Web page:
Reece experienced bullying at school, depression and social anxiety, which stopped him singing. The Outburst project for LGBT young people in Nottingham helped him to express his personality, make new friends, and begin to consider a career in music.
At 17, Reece hadn’t performed in front of people for three years. But a few weeks after he’d started coming to Outburst, he decided to take a chance.
I very shyly asked if I could do a song. I was nervous but decided to give it my best shot. I felt good after. I never had people applauding me for anything until then.
Music as expression
The Outburst project was a weekly night for young people who identify as lesbian, gay, bisexual and/or transgender (LGBT). Around 50 LGBT young people from Nottingham attended each week.
Run by Nottinghamshire YMCA, Outburst aimed to provide a safe place where young people dealing with similar issues and challenges – such as homophobia, coming out, self-harm, bullying and lack of confidence – could socialise and take part in activities including music-making.
Darren, Youth Programmes Manager at the YMCA, says: “It’s a long process, but music-making and forming relationships with staff and peers at the night helps people like Reece to develop socially and emotionally.”
And that’s true for Reece, now 19, who has found that performing and writing music has helped him to better manage and express his feelings.
Singing helps me tell people about the challenges I face.
Reece, who has autism, came out as gay on Facebook when he was 16. His friends responded positively but his dad overreacted to the news at first, which was difficult, and he experienced bullying at school.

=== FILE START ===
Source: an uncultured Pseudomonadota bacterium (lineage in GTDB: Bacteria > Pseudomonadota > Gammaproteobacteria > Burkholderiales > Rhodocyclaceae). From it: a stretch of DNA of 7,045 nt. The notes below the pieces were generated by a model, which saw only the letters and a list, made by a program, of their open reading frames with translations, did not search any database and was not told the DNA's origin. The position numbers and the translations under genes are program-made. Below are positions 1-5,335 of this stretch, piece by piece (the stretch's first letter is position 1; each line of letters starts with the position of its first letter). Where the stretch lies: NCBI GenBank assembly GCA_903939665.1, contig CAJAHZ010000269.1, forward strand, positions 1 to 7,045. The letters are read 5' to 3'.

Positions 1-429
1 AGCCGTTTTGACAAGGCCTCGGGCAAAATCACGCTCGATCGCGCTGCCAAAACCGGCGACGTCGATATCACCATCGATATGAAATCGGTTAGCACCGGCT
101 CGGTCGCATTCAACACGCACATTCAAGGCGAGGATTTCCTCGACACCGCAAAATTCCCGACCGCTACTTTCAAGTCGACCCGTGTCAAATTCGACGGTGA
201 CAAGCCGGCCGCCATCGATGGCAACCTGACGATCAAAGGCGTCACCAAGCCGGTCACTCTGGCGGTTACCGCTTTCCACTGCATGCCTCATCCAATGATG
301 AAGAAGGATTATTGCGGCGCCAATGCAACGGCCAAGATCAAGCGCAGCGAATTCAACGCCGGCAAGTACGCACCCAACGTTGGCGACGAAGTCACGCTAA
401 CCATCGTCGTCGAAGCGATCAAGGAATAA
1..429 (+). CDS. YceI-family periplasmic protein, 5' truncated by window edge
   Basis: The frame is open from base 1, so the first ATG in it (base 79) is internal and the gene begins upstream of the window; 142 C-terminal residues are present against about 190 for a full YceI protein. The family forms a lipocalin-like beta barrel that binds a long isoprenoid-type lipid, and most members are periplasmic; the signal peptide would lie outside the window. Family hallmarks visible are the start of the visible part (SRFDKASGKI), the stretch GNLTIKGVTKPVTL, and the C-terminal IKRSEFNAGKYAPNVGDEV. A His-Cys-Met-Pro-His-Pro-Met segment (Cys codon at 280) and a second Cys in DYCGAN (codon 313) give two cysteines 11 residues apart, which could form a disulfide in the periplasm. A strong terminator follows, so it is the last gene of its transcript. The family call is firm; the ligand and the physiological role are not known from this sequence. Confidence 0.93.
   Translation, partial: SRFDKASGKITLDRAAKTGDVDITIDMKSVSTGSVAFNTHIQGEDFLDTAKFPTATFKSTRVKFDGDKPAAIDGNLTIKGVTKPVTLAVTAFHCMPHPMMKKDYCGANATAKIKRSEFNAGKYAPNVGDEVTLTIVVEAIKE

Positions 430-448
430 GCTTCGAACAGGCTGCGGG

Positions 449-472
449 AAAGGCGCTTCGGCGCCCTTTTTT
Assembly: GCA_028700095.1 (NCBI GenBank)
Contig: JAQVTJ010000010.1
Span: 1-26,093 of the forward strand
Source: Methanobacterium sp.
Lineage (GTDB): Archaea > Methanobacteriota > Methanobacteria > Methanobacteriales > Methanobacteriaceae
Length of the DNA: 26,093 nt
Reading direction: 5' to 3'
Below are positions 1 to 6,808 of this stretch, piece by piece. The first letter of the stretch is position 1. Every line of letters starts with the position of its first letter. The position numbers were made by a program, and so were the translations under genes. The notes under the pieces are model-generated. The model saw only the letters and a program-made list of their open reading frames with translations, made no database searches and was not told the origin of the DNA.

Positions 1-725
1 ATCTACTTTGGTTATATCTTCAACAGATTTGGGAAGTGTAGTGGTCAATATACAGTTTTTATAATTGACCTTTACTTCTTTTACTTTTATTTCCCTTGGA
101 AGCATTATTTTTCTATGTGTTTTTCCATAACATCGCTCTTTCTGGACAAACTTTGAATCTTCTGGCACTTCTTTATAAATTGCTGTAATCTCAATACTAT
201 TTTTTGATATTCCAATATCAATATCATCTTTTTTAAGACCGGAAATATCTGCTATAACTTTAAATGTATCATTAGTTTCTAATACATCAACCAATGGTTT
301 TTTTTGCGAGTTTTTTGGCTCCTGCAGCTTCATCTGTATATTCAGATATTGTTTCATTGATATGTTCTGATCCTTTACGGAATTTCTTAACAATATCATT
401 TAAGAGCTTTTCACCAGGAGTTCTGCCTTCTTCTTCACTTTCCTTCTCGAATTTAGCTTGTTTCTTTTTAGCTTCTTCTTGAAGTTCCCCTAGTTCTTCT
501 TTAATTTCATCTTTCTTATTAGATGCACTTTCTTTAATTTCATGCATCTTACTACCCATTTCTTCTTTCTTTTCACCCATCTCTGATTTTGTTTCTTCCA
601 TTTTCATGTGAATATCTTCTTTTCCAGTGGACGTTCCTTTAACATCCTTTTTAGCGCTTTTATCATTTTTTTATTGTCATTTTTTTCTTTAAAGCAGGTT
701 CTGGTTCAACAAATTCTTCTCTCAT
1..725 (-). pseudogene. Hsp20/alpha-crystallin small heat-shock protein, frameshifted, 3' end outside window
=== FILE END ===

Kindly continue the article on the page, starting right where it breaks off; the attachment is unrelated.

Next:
“Someone spread horrible rumours about me at school and the bullying got so bad I was allowed to leave 20 minutes before everyone else,” says Reece.
“Coming to the YMCA night helped me lose my social anxiety and gave me a sense that I needed friends for the first time ever. I needed a place where I could meet other LGBT people and get advice about my sexuality. Outburst helped me to grow more comfortable with my sexuality.”
Although Outburst has now finished, Reece still attends the YMCA to take part in other activities, including some funded by Youth Music. The support he got from the YMCA helped Reece go back to college when he left for a time because of confidence issues.
Reece is now studying for a BTEC in Music Performance. He’s performed at two local venues, is learning to play the guitar and plans to continue singing. And, inspired by a workshop at the YMCA, he’s thinking about becoming a journalist or manager in the music industry.
“I’m hopeful of a career in music,” says Reece. “I’m more sociable, outgoing and self-confident now. If I hadn’t gone to Outburst, I would probably still be wallowing in self-pity and feeling like I don’t have any friends.”
Case study researched and written by Trina Wallace: trinawallace.com